New Aston Martin DB12 uncovered with 671bhp and 202mph top speed
The new Aston Martin DB12 arrives to replace the DB11 and once again features Mercedes’ 4.0-litre V8 at its heart
Aston Martin is emerging from a period of financial and managerial turmoil – and now the British luxury brand is ready to launch the first step of its bold new product line-up with the all-new DB12.
On paper, the new arrival is an evolution of the DB11 that has been a cornerstone of Aston’s line-up since 2016. But such are the increases in power and performance over that model that Aston claims the vehicle goes beyond grand tourer status to become “the world’s first super tourer”.
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The DB12 does indeed share its bare underpinnings with its predecessor – but the bonded extruded-aluminium structure has been reworked, with an engine cross brace, a new front crossmember and a different rear bulkhead, to provide seven per cent more overall structural rigidity.
In addition, there’s an all-new suspension system, featuring adaptive dampers, stiffer anti-roll bars, a stability control system that uses six-axis inertia to predict the amount of available grip, and for the first time on an Aston Martin, an electronic rear differential (E-diff) that’s tuned to provide extra agility on twisty roads. The car is rear-wheel drive, of course, and features an eight-speed automatic transmission that has a shortened final drive ratio compared with the DB11’s.
Simon Newton, Aston’s Head of Vehicle Engineering, told us that the goal is to provide “traditional touring strengths but with a much broader set of abilities that deliver greater involvement on the right road. We’re confident that dynamically, this car is a huge step compared with DB11. It’s a night-and-day difference.”
At the heart of the DB12 is a totally reworked version of Aston’s Mercedes-sourced 4.0-litre twin-turbocharged V8 engine. It now produces 671bhp at 6,000rpm and 800Nm between 2,750rpm and 6,000rpm, enough to take the DB12 from 0-60mph in 3.5 seconds and on to a top speed of 202mph. That makes the car almost half a second quicker to 60mph than the DB11, and gives it a 10mph higher top speed.
There’s no word yet on a V12 version, incidentally. Aston is focused on investing in V8 power for the time being, and it’s possible that it may restrict its twin-turbo V12 – most recently upgraded for last year’s DBS 770 Ultimate – to limited-run models that sit above the DB12 in its range.
Other technical features include 21-inch forged-alloy wheels as standard, Michelin Pilot Sport 5 tyres with a bespoke compound – the first time this rubber has been fitted by a manufacturer – and a mix of 400mm (front) and 360mm (rear) brake discs. Carbon-ceramic items, which save 27kg in unsprung mass, will be offered as an option.
The DB12’s design, penned under the direction of Marek Reichmann, is unmistakably Aston GT, while marking a clear step compared with the DB11. It shares its same basic dimensions with that car – around a centimetre shorter, a couple of centimetres taller and precisely the same width – but has wider track (by 6mm at the front, 22mm at the rear) and a much more dramatic front end. It has a larger radiator grille, new daytime-running lights and more sophisticated surfacing. The DB12 is also the first Aston to feature a revised version of its ‘wings’ badge.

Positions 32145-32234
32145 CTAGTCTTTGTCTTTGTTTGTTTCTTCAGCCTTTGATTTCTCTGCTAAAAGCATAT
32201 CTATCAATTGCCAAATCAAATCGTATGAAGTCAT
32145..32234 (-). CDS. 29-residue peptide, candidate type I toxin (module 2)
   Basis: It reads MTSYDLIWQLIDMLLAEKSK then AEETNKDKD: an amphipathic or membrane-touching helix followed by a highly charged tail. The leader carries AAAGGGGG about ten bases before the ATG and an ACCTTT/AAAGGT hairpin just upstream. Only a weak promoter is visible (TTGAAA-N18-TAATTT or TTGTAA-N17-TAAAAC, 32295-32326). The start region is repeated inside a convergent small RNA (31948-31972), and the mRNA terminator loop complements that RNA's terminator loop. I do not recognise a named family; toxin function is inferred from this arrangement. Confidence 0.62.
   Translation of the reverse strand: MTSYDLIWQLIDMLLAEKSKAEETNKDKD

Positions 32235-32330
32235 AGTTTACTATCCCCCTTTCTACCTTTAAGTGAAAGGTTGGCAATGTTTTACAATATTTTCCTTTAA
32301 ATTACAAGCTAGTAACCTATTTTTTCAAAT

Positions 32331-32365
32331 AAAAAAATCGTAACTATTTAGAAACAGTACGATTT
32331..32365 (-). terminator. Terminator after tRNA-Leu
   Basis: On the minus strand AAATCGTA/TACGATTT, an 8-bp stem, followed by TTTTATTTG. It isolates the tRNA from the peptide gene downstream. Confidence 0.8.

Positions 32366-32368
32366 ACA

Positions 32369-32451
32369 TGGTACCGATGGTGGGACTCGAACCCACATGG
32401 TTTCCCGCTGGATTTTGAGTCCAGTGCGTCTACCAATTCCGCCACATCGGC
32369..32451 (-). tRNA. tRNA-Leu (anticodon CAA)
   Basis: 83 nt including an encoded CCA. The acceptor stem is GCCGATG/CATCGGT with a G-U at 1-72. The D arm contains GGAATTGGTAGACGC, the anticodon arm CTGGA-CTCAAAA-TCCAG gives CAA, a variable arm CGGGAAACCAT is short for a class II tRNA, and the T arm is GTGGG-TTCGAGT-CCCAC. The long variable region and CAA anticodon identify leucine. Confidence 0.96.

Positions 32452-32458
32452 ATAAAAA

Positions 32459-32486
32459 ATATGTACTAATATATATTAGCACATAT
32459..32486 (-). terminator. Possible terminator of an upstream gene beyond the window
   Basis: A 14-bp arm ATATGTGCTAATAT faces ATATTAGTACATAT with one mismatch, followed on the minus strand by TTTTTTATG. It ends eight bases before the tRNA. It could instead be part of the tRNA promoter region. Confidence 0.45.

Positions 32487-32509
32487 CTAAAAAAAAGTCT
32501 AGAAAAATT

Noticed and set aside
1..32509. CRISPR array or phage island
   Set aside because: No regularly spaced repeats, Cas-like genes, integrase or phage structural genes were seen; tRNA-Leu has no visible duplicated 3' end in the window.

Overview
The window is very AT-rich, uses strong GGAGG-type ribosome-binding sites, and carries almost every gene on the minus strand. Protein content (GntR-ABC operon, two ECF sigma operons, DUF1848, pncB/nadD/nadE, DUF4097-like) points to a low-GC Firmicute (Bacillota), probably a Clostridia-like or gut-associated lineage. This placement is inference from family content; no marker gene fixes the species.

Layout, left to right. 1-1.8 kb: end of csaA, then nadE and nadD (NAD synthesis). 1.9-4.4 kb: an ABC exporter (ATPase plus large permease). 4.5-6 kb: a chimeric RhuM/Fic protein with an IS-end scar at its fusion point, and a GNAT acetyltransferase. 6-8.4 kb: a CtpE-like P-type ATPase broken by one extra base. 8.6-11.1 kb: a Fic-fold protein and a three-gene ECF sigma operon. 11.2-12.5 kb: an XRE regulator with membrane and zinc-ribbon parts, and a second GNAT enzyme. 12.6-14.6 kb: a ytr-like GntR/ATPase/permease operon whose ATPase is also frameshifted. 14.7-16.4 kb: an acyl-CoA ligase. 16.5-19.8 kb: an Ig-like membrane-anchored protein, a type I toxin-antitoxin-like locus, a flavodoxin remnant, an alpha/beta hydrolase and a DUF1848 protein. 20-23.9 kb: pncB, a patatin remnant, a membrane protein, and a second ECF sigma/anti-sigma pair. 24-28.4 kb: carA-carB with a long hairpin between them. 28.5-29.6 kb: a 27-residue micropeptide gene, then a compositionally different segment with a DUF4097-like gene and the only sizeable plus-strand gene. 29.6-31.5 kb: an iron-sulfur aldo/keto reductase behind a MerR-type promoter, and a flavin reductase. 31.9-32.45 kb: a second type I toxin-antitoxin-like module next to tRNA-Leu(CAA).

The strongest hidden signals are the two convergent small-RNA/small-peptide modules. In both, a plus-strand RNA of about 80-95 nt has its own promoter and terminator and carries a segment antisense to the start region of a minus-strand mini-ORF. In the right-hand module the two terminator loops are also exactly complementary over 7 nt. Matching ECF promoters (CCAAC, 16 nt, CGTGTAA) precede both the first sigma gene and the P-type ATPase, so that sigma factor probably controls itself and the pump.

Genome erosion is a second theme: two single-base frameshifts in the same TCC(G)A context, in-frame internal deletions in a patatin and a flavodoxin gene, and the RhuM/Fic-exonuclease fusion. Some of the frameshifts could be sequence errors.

The flanks are dominated by muscular rear haunches, although the overall look is extremely clean and uncluttered, including flush door handles that present themselves to the owner as they approach the vehicle.
Arguably the biggest step of all comes in the cabin, where the DB12 gets a sorely needed tech makeover. Out goes the ageing Mercedes-sourced infotainment, replaced by Aston’s first ever bespoke set-up. Developed in house, the system has a 10.25-inch high-res screen incorporating wireless Android and Apple connectivity, as well as its own navigation software.
Aston says it has worked hard on the balance between physical and screen-based controls. All of the key mechanical functions – gear selection, drive-mode selection, heating and ventilation, the chassis settings and the switchable exhaust – get their own buttons in the centre console. The screen, meanwhile, is the vehicle’s link to the outside world, not only through over-the-air updates but also via Aston’s own smartphone app, which allows users to monitor the vehicle and send it navigation instructions ahead of a journey.
There’s a high centre console – ensuring that you feel like you’re sitting in the DB12 instead of on it – and elements like the fully digital instrument panel sit alongside crafted elements like Bridge-of-Weir leathers on the seats and door panels. Other interior features include a standard 11-speaker audio system and, as an option, a 15-speaker, double-amplified 1,170-watt hi-fi developed in conjunction with Bowers & Wilkins. The boot capacity is 262 litres, slightly down on the DB11’s figure.
Advanced previews of the DB12 are likely to have earned Aston an early order bank; the company says first deliveries should start in the autumn. No prices have been announced but given the extra technologies and features on board, we’d expect a bump up from the DB11’s starting figure, to around £190,000.
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